Kingston Council and NHS pool £4.3m to improve health across the borough

Kingston Council and the NHS have created a new fund designed to help local residents live healthier lives.

The fund was made possible by pooling together unexpended Covid funding with money from the NHS Kingston Trust and aims to reduce the number of people who develop chronic illnesses within the borough, such as cancers, heart disease or a stroke.

The money will be provided over a four-year span, and will be invested in campaigns designed to lower alcohol consumption, stop smoking and promote healthy eating.

Councillor Sabah Hamed, Portfolio Holder for Adult Social Care and Health, said: “This is a rare opportunity to be able to fund a wider range of programmes that will deliver real change for communities and families across our borough.”

Hamed also highlighted the long-term value this fund will have on reducing the strain on the NHS as healthier people will need fewer services.

Statistics from Public Health England for 2022 show that in the intended areas of target for this campaign, Kingston could improve.


Currently, Kingston is the second worst borough in London for the admission of under 18s to hospital as a result of alcohol-specific conditions. While the London average records 14.3 per 100,000 under 18s admitted to hospital, Kingston records 25.3 per 100,000.

Furthermore, alcohol-related mortality is higher in Kingston than the London average, sitting at 32.8 per 100,000 compared to 32.5 per 100,000 respectively.


Currently, 10.5% of Kingston adults are smokers, just below the London average of 11.5%. However Kingston is one of the worst boroughs in London for maternal smokers, with 5.5% of women being smokers at time of delivery, compared to the London average of 4.5%.


Finally, all statistics show that Kingston sits higher than the national average for the consumption of a healthy diet, with 57.6% of Kingston residents eating their 5 a day compared to 55.8% across the whole of London.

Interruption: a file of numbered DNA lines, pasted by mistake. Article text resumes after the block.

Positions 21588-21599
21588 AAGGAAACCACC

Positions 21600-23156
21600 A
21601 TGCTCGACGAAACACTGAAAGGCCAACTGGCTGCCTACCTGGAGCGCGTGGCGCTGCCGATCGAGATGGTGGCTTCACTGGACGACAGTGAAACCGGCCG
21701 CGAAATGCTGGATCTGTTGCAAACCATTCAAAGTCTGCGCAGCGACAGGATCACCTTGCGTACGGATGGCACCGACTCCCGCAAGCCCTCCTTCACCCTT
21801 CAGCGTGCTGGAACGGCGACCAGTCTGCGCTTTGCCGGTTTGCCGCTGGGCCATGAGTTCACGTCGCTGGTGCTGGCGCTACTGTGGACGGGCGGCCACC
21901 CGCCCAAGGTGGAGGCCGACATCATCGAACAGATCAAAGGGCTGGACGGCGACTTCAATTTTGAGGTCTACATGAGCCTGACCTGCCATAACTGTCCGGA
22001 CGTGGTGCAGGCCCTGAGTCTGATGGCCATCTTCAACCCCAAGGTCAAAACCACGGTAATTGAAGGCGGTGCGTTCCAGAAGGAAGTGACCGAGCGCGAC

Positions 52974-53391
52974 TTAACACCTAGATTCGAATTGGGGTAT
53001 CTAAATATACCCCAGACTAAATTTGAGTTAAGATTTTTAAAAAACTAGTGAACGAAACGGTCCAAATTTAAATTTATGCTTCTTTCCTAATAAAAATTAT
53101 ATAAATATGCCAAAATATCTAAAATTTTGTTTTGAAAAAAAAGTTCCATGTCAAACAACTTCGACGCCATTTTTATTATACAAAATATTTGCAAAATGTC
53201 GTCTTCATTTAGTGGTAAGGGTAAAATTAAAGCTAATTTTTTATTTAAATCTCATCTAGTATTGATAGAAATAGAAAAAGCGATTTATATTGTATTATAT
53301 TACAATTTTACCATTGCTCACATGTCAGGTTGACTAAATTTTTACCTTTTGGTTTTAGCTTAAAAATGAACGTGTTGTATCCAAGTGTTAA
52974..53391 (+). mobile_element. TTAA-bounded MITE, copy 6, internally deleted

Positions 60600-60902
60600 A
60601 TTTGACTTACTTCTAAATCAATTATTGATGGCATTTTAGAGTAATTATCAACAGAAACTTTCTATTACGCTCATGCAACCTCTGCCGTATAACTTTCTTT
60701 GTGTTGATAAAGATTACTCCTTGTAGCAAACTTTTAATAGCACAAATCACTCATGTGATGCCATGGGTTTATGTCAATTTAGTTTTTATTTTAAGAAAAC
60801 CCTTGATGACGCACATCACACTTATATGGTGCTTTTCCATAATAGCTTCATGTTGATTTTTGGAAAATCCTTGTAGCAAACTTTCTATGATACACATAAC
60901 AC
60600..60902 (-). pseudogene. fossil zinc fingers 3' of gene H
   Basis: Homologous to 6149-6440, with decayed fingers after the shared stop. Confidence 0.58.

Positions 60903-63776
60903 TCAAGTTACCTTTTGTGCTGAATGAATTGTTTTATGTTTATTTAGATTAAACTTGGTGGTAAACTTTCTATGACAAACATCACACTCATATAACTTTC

Money from this fund will be allocated to existing campaigns and services such as the ‘Kick It’ stop smoking service and the ‘Connected’ service, helping Kingston residents suffering from alcohol and drug abuse.

Kingston upon Thames is a relatively healthy borough, however, further statistics from Public Health England outline areas of health-related inequality which are not targeted by this campaign where Kingston underperforms compared to not just the rest of London, but the whole nation.

MeasureKingston AverageNational Average
Vaccine coverage of MMR and Dtap IPV Hib (<2 years)86.9%89.2%
Hospitalisation for self-harm related injuries (10-24 years)558.8 per 100,000427.3 per 100,00
Hospitalisation of accidental and deliberate injuries of children and young people (15-24 years)126.9 per 100,00118.6 per 100,00
Prevalence of asthma (<19 years)170.1 per 100,000131.5 per 100,00
Hospitalisation for mental health issues (<18 years)123.6 per 100,00099.8 per 100,000
Attendance of people to A&E (0-4 years)778.6 per 100,00762.8 per 100,00
Measures of health related inequality in Kingston upon Thames compared to the national average.

Furthermore, since its last survey in 2020, it was found that 0.4% fewer children are being vaccinated and the prevalence of obesity within the borough has increased by 16.8%.

Mirroring the data in the table above, Kingston also counted the most cases of hospitalisation for self-harm related injuries out of any London borough by a significant margin.

Kingston has the highest number of self-harm related hospitalisation for under 24s out of all London boroughs. Data: Fingertips, Public Health England.

In alignment with this data, Kingston residents feel mental health services are being underfunded.

Kingston resident, Nikki Simmons, said: “I hope this will include mental health funding. The stress of the current cost of living crisis compounded by the threat of the ULEZ tax which this council refuses to take an active stand against is taking its toll on the poorest and most vulnerable in this borough already and it will only get worse.”

In the UK, anyone feeling emotionally distressed or suicidal can contact Samaritans by calling 116 123 or emailing

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